# 3.3 Projectile motion  (Page 3/16)

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Solution for (a)

By “height” we mean the altitude or vertical position $y$ above the starting point. The highest point in any trajectory, called the apex, is reached when ${v}_{y}=0$ . Since we know the initial and final velocities as well as the initial position, we use the following equation to find $y$ :

${v}_{y}^{2}={v}_{0y}^{2}-2g\left(y-{y}_{0}\right)\text{.}$

Because ${y}_{0}$ and ${v}_{y}$ are both zero, the equation simplifies to

$0={v}_{0y}^{2}-2\text{gy.}$

Solving for $y$ gives

$y=\frac{{v}_{0y}^{2}}{2g}\text{.}$

Now we must find ${v}_{0y}$ , the component of the initial velocity in the y -direction. It is given by ${v}_{0y}={v}_{{0}^{}}\phantom{\rule{0.25em}{0ex}}\text{sin}\phantom{\rule{0.25em}{0ex}}\theta$ , where ${v}_{0y}$ is the initial velocity of 70.0 m/s, and ${\theta }_{0}=75.0º$ is the initial angle. Thus,

${v}_{0y}={v}_{0}\phantom{\rule{0.25em}{0ex}}\text{sin}\phantom{\rule{0.25em}{0ex}}{\theta }_{0}=\left(\text{70.0 m/s}\right)\left(\text{sin 75º}\right)=\text{67.6 m/s.}$

and $y$ is

$y=\frac{\left(\text{67}\text{.6 m/s}{\right)}^{2}}{2\left(9\text{.}\text{80 m}{\text{/s}}^{2}\right)},$

so that

$y=\text{233}\text{m.}$

Discussion for (a)

Note that because up is positive, the initial velocity is positive, as is the maximum height, but the acceleration due to gravity is negative. Note also that the maximum height depends only on the vertical component of the initial velocity, so that any projectile with a 67.6 m/s initial vertical component of velocity will reach a maximum height of 233 m (neglecting air resistance). The numbers in this example are reasonable for large fireworks displays, the shells of which do reach such heights before exploding. In practice, air resistance is not completely negligible, and so the initial velocity would have to be somewhat larger than that given to reach the same height.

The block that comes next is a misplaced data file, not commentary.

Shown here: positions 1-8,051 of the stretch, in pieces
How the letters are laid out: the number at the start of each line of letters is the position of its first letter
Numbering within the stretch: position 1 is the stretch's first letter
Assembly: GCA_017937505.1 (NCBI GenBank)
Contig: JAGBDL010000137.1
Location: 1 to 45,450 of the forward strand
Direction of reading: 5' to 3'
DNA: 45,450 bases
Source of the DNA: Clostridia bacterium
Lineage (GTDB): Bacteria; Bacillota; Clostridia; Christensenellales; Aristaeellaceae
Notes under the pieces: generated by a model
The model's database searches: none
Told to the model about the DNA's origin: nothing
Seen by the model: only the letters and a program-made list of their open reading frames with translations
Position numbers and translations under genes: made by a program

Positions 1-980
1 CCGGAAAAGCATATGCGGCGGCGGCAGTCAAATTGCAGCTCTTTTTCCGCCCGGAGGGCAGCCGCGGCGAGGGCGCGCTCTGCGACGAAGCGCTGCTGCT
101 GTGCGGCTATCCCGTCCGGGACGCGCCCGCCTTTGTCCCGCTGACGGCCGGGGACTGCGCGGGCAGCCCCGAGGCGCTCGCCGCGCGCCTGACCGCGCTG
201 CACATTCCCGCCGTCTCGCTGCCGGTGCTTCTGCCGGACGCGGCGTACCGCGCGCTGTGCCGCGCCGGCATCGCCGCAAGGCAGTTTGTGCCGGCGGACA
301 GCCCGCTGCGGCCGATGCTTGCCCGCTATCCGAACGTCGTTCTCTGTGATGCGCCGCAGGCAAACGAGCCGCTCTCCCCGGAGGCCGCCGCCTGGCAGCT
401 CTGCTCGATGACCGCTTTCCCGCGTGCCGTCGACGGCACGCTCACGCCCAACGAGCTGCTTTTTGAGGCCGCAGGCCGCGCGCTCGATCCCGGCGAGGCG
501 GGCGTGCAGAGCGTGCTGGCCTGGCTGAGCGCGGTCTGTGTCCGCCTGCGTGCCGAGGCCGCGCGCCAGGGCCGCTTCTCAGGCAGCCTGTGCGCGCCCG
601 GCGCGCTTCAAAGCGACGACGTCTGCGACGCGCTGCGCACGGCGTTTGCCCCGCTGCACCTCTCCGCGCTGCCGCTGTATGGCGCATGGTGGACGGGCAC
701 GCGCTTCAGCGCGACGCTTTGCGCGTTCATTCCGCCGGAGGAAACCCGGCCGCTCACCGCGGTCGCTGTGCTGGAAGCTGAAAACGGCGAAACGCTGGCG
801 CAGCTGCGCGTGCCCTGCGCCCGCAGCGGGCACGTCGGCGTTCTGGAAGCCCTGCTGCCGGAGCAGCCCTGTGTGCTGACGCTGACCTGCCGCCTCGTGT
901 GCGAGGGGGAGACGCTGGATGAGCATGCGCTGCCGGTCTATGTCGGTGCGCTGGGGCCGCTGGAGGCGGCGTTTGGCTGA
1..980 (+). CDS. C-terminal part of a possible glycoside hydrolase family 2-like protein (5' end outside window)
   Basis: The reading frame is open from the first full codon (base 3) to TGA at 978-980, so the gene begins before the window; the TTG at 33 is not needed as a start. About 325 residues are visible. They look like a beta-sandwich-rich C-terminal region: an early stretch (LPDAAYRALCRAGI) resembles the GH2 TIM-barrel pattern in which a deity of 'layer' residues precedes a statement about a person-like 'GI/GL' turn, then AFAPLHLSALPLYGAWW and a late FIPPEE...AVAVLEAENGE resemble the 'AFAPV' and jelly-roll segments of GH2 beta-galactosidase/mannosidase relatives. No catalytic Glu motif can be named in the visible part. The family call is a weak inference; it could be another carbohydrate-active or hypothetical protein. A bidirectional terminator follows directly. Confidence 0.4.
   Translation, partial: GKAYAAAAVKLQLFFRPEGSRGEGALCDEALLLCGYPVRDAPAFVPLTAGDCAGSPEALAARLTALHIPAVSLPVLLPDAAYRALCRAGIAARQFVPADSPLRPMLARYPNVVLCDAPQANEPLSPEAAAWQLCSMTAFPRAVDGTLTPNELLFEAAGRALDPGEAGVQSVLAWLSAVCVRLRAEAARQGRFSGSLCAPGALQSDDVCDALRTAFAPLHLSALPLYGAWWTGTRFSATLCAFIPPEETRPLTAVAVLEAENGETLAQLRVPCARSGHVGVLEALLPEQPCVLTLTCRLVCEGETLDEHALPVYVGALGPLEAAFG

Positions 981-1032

Solution for (b)

As in many physics problems, there is more than one way to solve for the time to the highest point. In this case, the easiest method is to use $y={y}_{0}+\frac{1}{2}\left({v}_{0y}+{v}_{y}\right)t$ . Because ${y}_{0}$ is zero, this equation reduces to simply

$y=\frac{1}{2}\left({v}_{0y}+{v}_{y}\right)t\text{.}$

Note that the final vertical velocity, ${v}_{y}$ , at the highest point is zero. Thus,

$\begin{array}{lll}t& =& \frac{2y}{\left({v}_{0y}+{v}_{y}\right)}=\frac{2\left(\text{233 m}\right)}{\left(\text{67.6 m/s}\right)}\\ & =& \text{6.90 s}\text{.}\end{array}$

Discussion for (b)

This time is also reasonable for large fireworks. When you are able to see the launch of fireworks, you will notice several seconds pass before the shell explodes. (Another way of finding the time is by using $y={y}_{0}+{v}_{0y}t-\frac{1}{2}{\text{gt}}^{2}$ , and solving the quadratic equation for $t$ .)

Solution for (c)

Because air resistance is negligible, ${a}_{x}=0$ and the horizontal velocity is constant, as discussed above. The horizontal displacement is horizontal velocity multiplied by time as given by $x={x}_{0}+{v}_{x}t$ , where ${x}_{0}$ is equal to zero:

$x={v}_{x}t\text{,}$

where ${v}_{x}$ is the x -component of the velocity, which is given by ${v}_{x}={v}_{0}\phantom{\rule{0.25em}{0ex}}\text{cos}\phantom{\rule{0.25em}{0ex}}{\theta }_{0}\text{.}$ Now,

${v}_{x}={v}_{0}\phantom{\rule{0.25em}{0ex}}\text{cos}\phantom{\rule{0.25em}{0ex}}{\theta }_{0}=\left(\text{70}\text{.}0 m/s\text{}\right)\left(\text{cos 75.0º}\right)=\text{18}\text{.}1 m/s.$

The time $t$ for both motions is the same, and so $x$ is

$x=\left(\text{18}\text{.}1 m/s\text{}\right)\left(6\text{.}\text{90 s}\text{}\right)=\text{125 m.}\text{}$

Discussion for (c)

The horizontal motion is a constant velocity in the absence of air resistance. The horizontal displacement found here could be useful in keeping the fireworks fragments from falling on spectators. Once the shell explodes, air resistance has a major effect, and many fragments will land directly below.

In solving part (a) of the preceding example, the expression we found for $y$ is valid for any projectile motion where air resistance is negligible. Call the maximum height $y=h$ ; then,

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